Saturday, September 23, 2023
HomeLoansDemand for mortgages is plummeting, even as interest rates fall from recent...

Demand for mortgages is plummeting, even as interest rates fall from recent highs

Mortgage application volume barely budged last week, down 0.5% from the previous week, according to the National Mortgage Association’s seasonally adjusted index.

Interest rates, meanwhile, fell slightly last week but are still near 22-year highs.

The average contract rate for 30-year fixed-rate mortgages with conforming loan balances ($647,200 or less) decreased from 7.16% to 7.06%, with points increasing from 0.88 to 0.73 (including origination fees) for loans with a decrease of 20%. Payment. This rate was 3.24% in the same week a year ago.

That small drop was enough to move the needle a little bit on the refinancing request. Those requests were up 0.2% for the week, but were still 85% lower than a year ago. There are now very few qualified borrowers who do not already have a lower interest rate than what is offered today.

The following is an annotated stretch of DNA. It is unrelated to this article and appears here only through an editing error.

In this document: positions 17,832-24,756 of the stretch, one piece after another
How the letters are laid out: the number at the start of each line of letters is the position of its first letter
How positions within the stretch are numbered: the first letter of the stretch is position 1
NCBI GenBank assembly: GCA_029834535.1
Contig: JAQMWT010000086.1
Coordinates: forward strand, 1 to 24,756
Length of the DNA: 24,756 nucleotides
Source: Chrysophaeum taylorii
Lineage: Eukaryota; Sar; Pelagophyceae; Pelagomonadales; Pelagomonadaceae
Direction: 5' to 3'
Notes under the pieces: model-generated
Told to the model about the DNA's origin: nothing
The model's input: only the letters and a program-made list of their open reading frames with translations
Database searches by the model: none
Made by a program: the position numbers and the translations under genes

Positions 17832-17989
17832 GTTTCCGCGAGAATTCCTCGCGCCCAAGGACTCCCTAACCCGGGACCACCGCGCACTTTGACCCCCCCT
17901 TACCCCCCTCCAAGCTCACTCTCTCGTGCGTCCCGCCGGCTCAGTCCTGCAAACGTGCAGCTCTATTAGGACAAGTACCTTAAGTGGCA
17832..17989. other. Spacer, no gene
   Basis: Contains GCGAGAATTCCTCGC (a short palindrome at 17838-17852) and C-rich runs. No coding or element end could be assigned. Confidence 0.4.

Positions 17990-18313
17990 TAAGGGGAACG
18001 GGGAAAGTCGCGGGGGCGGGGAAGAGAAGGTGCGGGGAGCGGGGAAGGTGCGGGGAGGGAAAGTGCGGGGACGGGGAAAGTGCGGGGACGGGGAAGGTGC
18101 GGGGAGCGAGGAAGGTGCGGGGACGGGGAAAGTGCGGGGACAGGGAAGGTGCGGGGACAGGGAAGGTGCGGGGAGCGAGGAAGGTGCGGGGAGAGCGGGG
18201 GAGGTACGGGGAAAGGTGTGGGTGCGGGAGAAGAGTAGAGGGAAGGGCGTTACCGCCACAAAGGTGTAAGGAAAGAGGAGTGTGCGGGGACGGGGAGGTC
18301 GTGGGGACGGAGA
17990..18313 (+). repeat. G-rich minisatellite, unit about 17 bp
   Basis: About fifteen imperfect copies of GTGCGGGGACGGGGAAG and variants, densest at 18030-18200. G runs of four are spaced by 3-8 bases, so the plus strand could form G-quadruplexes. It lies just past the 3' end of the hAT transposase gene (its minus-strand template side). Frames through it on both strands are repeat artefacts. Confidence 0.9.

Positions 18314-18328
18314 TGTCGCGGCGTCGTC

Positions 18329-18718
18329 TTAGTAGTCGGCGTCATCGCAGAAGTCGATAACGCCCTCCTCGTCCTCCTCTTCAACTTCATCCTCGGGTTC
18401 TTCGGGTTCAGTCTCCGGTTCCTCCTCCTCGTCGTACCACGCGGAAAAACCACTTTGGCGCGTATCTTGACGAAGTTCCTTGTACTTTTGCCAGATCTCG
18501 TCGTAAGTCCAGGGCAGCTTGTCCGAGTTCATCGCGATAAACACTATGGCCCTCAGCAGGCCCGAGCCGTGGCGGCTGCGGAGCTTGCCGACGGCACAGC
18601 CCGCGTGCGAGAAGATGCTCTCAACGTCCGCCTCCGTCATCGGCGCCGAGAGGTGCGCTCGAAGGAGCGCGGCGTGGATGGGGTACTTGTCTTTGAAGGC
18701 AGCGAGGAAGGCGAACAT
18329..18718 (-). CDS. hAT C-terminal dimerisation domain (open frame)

Applications for mortgages to buy a house fell 1% for the week and fell 41% year-on-year. Real estate agents and home builders say buyer traffic has slowed. Agents say buyers today see no sense of urgency, and some may be waiting for prices to drop more significantly.

“In addition to the ARM loan rate, rates for all other types of loans were more than three percentage points higher than they were a year ago. These high rates continue to put pressure on purchase and refinance activity and have exacerbated affordability issues affecting the broader housing market, which is evident from the worsening trends in home starts and home sales,” says Joel Kan, an economist with an MBA.

Mortgage rates have started to rise again this week, according to Mortgage News Daily, but all ears are now on Wednesday’s Federal Reserve meeting. With the Fed expected to raise its key interest rate by 0.75 percentage points, investors are more focused on what it will signal for future interest rate movements. Some believe the Fed is ending or at least slowing its rate hikes.

“If they go as far as throwing this bone in the market, it would likely be good for early pricing,” wrote Matthew Graham, COO of Mortgage News Daily. “If they completely refrain from it, the rates will get a bad one [Wednesday] afternoon. … Either way, volatility risk is high.”



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